The federal government has put property managers on notice after ordering a foreign investor to immediately sell a mansion.
Treasurer Joe Hockey announced yesterday that Golden Fast Foods now had 90 days to sell the Point Piper property that it “illegally” purchased last November.
“The property was bought illegally by Golden Fast Foods – which is ultimately owned by Evergrande Real Estate Group, a large company listed on the Hong Kong Stock Exchange – via a string of shell companies, including in Australia, Hong Kong and the British Virgin Islands,” Mr Hockey said.
“Under the Foreign Acquisitions and Takeovers Act 1975, foreign investors must notify the treasurer through the Foreign Investment Review Board (FIRB) before purchasing residential real estate. Golden Fast Foods is a foreign-owned company which failed to notify FIRB of its intended purchase.”
The government last week proposed changes to the foreign investment regime that could result in property managers being fined or imprisoned if they help overseas buyers flout investment rules.
There is no evidence that the Australian agency that organised the sale to Golden Fast Foods acted improperly in any way, and Residential Property Manager makes no such suggestion.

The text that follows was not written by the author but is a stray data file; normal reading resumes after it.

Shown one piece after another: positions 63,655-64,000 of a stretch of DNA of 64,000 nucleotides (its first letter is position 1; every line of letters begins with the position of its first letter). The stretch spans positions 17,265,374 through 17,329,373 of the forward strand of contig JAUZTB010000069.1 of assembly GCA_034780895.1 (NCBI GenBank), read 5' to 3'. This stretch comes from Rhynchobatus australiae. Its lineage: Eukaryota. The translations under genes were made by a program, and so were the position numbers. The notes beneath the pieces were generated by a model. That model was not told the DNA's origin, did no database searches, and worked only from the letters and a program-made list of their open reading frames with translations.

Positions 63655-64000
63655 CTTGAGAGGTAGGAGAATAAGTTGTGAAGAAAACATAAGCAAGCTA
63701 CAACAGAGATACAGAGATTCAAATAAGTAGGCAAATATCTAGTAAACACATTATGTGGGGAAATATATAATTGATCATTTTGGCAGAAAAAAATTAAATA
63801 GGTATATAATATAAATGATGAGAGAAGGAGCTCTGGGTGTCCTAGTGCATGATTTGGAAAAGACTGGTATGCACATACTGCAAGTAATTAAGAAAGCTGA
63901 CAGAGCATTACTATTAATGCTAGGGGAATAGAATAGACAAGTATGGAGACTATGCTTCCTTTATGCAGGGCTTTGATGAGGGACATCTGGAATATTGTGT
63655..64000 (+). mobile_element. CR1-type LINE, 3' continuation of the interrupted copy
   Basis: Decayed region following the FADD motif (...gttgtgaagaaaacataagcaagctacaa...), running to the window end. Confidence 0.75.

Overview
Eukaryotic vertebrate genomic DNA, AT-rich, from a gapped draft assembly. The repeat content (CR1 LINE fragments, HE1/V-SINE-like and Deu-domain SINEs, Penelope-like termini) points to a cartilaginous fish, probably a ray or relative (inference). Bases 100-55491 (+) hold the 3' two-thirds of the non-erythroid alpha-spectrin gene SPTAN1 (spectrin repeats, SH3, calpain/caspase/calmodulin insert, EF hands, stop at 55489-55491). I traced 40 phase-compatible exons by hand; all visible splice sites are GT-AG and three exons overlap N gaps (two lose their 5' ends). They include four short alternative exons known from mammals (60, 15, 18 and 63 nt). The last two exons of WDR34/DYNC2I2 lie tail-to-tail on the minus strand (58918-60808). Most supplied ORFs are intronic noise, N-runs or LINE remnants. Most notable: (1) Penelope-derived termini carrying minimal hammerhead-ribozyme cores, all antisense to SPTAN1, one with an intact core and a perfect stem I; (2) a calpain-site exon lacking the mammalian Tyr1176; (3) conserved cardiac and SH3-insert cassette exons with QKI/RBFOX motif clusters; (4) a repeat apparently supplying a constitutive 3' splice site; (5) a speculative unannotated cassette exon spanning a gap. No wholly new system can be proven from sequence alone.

The mansion features six bedrooms, eight bathrooms and sits on 1,508 square metres, according to its listing from last year.
Mr Hockey said he made the divestment order following advice from the Australian government solicitor.
“We welcome all foreign investment that is not contrary to our national interest,” he said.
“Under Australia’s foreign investment policy, foreign investment should increase Australia’s housing stock.
“Non-resident foreign nationals cannot buy established dwellings as homes or investments.”
Meanwhile, the Property Council of Australia’s chief executive, Ken Morrison, has criticised the federal government’s plans to introduce fees on foreign investment applications.
“What is Australia’s policy on foreign investment? The federal government can’t seem to make up its mind,” Mr Morrison said in a statement, which preceded Mr Hockey’s announcement.
“They are saying that Australia is open for business and welcomes investment in new housing construction, while at the same time slapping a new tax on foreign investment on the housing supply they want to encourage.”
Mr Morrison said the fees will reduce buyer numbers and housing supply, thereby placing upward pressure on property prices.